Jalisco dry forests
The Jalisco dry forests on the Pacific coast of Mexico is characterized by low lying mountains and a relatively high diversity of floral and faunal species. Among the richest tropical dry forests, not only is species richness high, but endemism is high, also. About sixteen percent of flora and twenty nine percent of vertebrates are endemic. This region also serves as an important stop for migrating birds from North America on their route towards South America. The two major reserves within this ecoregion are not sufficient to protect this species-rich habitat from logging and agricultural development pressures.
Location and General Description
The Jalisco dry forests are located along the Pacific coast of the Mexican states of Nayarit, Jalisco, and Colima. The forests lie on terrain dominated by small mountains, where elevations range from sea level to 2000 meters (m) along the coast, and up to 4000 m near the Colima Volcano. This ecoregion is bound on the western margins by the Pacific, and grade to pine-oak influences and temperate floral associations at higher elevations. This habitat type extends into inter-montane valleys, and generally follows the elevational contours of the foothills of these mountains.
The climate is tropical subhumid, with rains during four or five months of the year. Mainly during the rainy season the ecoregion receives 730 to 1200 millimeters (mm) of rainfall each year. There is also a distinct dry season during which most trees lose their leaves. Soils are shallow, and are derived from metamorphic and volcanic rocks. Historic lava flows and volcanic formations are abundant in Colima, nearer the volcano.
A considerable diversity of plants dominate and characterize the dry forests of Jalisco including: Glassywood (Astronium graveolens), Amapola Blanca (Bernoullia flammea), Sideroxylon cartilagineum, Bursera arborea, West Indian Laurel (Calophyllum brasiliense), Angelica Tree (Dendropanax arboreus), Ficus lapathifolia and Mexican Mahogany (Swietenia humilis), these trees forming a middle forest layer with trees of fifteen to twenty metres in height.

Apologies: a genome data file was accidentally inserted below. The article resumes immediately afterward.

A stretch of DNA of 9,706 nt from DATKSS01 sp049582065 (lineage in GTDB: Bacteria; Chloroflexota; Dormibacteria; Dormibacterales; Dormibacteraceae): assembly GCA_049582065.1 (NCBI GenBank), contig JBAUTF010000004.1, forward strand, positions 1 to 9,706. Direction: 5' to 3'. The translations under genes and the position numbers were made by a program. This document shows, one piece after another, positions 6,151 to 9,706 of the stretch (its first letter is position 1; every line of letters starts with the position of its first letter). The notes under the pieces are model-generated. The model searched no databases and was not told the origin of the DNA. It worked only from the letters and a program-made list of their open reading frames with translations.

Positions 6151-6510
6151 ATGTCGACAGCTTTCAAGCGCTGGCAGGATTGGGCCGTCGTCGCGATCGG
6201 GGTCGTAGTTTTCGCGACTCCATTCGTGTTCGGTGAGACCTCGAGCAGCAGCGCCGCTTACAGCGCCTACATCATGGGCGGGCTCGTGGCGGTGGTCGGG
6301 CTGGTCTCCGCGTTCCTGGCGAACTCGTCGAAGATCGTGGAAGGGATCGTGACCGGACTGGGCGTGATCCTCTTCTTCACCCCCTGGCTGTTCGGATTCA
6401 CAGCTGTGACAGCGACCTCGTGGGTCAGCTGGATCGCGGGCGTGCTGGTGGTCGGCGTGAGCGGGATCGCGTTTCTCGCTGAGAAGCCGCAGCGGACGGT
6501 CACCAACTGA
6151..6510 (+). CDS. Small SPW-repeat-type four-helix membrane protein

Spanish Elm (Cordia alliodora), Croton pseudoniveus, Vara Blanca (Lonchocarpus lanceolatus), Trichilia trifolia, Casa Iguana (Caesalpinia eriostachys) form the upper forest layer with trees of twenty to thirty metres for the top canopy height. Herbaceous plants and epiphytes are scarce, except for some species of Tillandsia. There are however abundant columnar and arborescent cacti including Opuntia excelsa, Pachycereus spp., Stenocereus spp. and Cephalocereus spp. Also found in this ecoregion are stands of coastal palm forest of Cohune Palm (Orbignya guacuyule) near the coastal zone.
These forests are among the biologically richest tropical dry forests in the world. Mexican dry forests in general are considered richer in endemic species than dry forests elsewhere in the neotropics. Of the 724 species of vertebrates that inhabit the dry forests of Mexico, 233 (29 percent) are endemic. The convergence of the Sierra Madre Occidental and the Trans-volcanic belt physiographical provinces make this a particularly diverse dry forest. The Jalisco dry forests house almost 1200 species of plants, of which sixteen percent are endemic.
Approximately 20 percent of the ecoregion's mammals are endemic and 27 percent are endangered. There are also ten endemic mammalian genera, including five monotypic genera: Giant Mexican Shrew (Megasorex gigas), Banana Bat (Musonycteris harrisoni), Michoacan Deer Mouse (Osgoodomys banderanus), Allen's Woodrat (Hodomys alleni) and Magdalena Rat (Xenomys nelsoni).
Reptiles and amphibians
Reptiles and amphibian species are endemic to the Jalisco dry forests at a rate of 51 percent and 58 percent respectively. Special status amphibians in the ecoregion include: the Endangered Jeweled Toad (Incilius gemmifer), which is a stream-breeding anuran; the Vulnerable Blint-toed Chirping Frog (Eleutherodactylus modestus), found in the leaf litter of the forest; Other anuran species occurring in the Jalisco dry forests are the Central American Rainfrog (Craugastor rugulosus); the Pale Chirping Frog (Eleutherodactylus pallidus), a narrow range endemic to the Mexican state of Nayarit and the Marias Islands; Forrer's Grass Frog (Lithobates forreri); Sinaloa Toad (Incilius mazatlanensis); Shovel-nosed Treefrog (Diaglena spatulata), a frog found in lowland xeric and thorn-scrub forest and tropical deciduous forest; and Shiny Peeping Frog (Eleutherodactylus nitidus). There is a single caecilian present in the ecoregion, the Oaxacan Caecilian (Dermophis oaxacae), a Mexican endemic associated with areas of xerophyllic vegetation.